However, the regular rehearsals for just such an eventuality had paid off in the overnight crisis. All but two of the twelve elected council members had been ferried to the safe haven built deep into the bedrock of Rainbow Mountain some forty kilometres south of Coral City. Sadly one of those missing was the Planetary Governor Carnac Ferith.

He and his wife had been attending the opening of a brand new complex on the Coral City waterfront and although when the emergency call went out his security detail checked in to say they were airborne and safely en route, nothing further had been heard from them.

For the time being, temporary control had passed to the Deputy Governor, a striking Vulcan woman named T'Prar, who had retired to Zethander after the death of her husband. Her return to politics had been unintentional, but the role suited her and until now it had been an almost bucolic mission.

“Council members, I pronounce this emergency session of the Zethander Planetary Government in session. Those present include myself Deputy Governor T’Prar, Transportation and Communication Minister Enrik Tharl, Trade and Commerce Minister Arianne Morgan, Industry Minister Carl Hagan, Agriculture Minister Asheth Penraj, Energy Minister Conrad Harbin, Minister for Health Tanya Edwards, Planetary Security Minister Kerry Ethlan, Planetary Development Minister Belle Zeth and Militia Forces Representative General Argan Mendark.”

Looking around the table she saw tired and frightened faces. Even the expression on General Mendark’s face betrayed the stress and tension he was under.

“Those absent,” she continued quietly, “include Planetary Governor Carnac Ferith and Immigration Minister Patricia Hoyt, both currently missing following last nights events.”
She sat down at the head of the table and folded her hands in front of her, taking a deep cleansing breath before continuing.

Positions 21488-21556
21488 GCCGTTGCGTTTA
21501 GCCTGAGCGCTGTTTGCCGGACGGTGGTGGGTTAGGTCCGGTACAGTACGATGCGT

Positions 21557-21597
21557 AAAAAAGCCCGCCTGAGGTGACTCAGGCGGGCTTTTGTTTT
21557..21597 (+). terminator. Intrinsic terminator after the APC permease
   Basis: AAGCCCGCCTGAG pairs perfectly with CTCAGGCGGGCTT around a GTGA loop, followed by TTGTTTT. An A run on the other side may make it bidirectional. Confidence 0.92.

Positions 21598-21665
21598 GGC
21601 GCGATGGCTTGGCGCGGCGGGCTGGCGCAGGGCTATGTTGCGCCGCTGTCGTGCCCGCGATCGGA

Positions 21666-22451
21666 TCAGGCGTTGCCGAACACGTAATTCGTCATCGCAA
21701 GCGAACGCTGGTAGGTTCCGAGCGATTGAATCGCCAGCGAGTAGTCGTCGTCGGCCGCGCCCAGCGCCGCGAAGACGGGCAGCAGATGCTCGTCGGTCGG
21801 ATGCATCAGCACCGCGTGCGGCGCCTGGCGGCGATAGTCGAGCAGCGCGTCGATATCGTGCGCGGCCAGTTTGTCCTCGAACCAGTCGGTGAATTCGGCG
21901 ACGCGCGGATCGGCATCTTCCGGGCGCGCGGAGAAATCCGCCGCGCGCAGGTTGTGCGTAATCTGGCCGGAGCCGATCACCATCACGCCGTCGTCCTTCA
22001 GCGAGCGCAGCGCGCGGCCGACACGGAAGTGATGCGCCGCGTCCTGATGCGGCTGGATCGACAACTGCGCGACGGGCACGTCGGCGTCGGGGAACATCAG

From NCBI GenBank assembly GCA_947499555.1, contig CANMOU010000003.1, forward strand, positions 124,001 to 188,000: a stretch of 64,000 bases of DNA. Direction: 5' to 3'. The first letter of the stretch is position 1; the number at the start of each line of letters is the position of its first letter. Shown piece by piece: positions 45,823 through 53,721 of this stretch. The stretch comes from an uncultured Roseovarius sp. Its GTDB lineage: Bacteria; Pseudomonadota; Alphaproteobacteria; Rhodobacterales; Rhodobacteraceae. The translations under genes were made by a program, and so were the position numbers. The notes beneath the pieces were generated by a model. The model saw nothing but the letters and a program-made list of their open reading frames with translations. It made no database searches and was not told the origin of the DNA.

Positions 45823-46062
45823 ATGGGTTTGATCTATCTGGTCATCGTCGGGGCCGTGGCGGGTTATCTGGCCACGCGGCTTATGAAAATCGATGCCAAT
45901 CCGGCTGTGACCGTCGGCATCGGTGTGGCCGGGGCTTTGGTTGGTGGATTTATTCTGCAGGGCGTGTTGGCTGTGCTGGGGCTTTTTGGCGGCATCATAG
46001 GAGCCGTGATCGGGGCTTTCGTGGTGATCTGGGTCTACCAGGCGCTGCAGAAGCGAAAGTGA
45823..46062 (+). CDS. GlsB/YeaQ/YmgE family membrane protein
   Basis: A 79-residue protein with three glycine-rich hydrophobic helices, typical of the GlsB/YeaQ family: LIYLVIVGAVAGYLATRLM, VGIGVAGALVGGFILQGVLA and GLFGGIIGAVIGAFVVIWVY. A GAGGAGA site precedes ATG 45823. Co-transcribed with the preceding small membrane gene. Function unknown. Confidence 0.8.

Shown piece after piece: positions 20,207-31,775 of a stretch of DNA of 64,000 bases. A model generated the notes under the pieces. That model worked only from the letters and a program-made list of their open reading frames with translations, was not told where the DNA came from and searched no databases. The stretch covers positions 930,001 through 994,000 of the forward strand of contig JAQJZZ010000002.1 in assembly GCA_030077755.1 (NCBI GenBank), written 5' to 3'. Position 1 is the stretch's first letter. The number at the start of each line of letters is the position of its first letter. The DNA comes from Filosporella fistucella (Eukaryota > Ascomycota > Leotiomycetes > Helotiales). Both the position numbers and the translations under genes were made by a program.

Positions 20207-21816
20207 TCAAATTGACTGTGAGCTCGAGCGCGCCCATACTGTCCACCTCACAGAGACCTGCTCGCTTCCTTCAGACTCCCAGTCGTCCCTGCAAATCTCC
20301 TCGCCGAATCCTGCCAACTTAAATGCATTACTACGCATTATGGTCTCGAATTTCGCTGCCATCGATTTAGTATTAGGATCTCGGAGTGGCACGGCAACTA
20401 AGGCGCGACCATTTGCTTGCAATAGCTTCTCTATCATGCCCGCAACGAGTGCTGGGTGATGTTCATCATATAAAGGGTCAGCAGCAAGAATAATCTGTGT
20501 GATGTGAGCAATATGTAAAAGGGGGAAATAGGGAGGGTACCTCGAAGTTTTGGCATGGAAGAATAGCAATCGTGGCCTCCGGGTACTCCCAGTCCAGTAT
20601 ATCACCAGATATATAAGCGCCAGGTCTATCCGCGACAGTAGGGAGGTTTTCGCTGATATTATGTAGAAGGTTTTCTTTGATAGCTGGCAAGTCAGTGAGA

“If you would all study your PADDs, as pro tem Head of State, it is my duty to instigate PROJECT FIREBREAK which you will see described in detail there.”

Her opening words were purely for the recorder as each member of the Emergency Council was well aware of PROJECT FIREBREAK and had rehearsed its implementation in exercises many times. Putting it into practice now could prove much different however.

“Before I outline further individual areas of responsibility, I would like a brief update from each of you as to the current state of your departments and their ongoing operations. Enrik, if you would start please.”

Before the dour faced career politician had a chance to begin however, General Mendark tentatively raised his hand. T’Prar turned towards the grey haired political representative of the Zethander military and noticed the dark circles around his eyes. His uniform, normally immaculately pressed was both rumpled and smudged with dirt, something she had never seen before.


“Ma’am, begging Minister Tharl’s forgiveness, but I’d like to make my report and get back out in the field? Right now there are a thousand and one things happening out there that I need to be co-ordinating.”

Tharl waved a weary hand and nodded for Mendark to proceed.

“Thank you Minister Tharl. Vice Governor, Ministers, I’m sure you’re well aware that right now it’s a serious mess out there. In the worst hit areas we have no power, communications or municipal systems at all. Further inland and away from the impact zones, whatever facilities we do have are disrupted to varying degrees. Unfortunately this is affecting rescue and recovery operations.”

Kerry Ethlan, the Planetary Security Minister seemed surprised. “I can understand power being a problem as well as the municipal facilities, but why communications and transport?”

Mendark sighed. “If you recall Ma’am, some while ago I requested that the communications centres for the military received further hardening against electro magnetic pulse effects and was told that it was a low priority.” She nodded. “Well there’s a decision that’s come back to bite us in the ass.” Ethlan blanched at the comment, but the General continued, his ire rising. “When the Borg ship exploded overland, whatever lit off in there gave us a mighty fine EMP blast. It didn’t wipe out communications totally but its left us severely handicapped. The tidal wave took out everything that was left on the coastal stretch which is exactly where we need it most.”

In an attempt to recover, Ethlan blustered. “That still doesn’t explain why the military’s transports can’t do their jobs. Or are they lacking in some way as well?”

Mendark was by this stage tired, irritated and behind schedule and his comment showed it. “With respect Ma’am, we could have a fleet of luxury starliners working over Coral City but without communications, just how in hell do we co-ordinate it?”

Ethlan’s mouth opened and closed several times without making a sound. Seeing that he’d made his point, Mendark turned his attention back to T’Prar.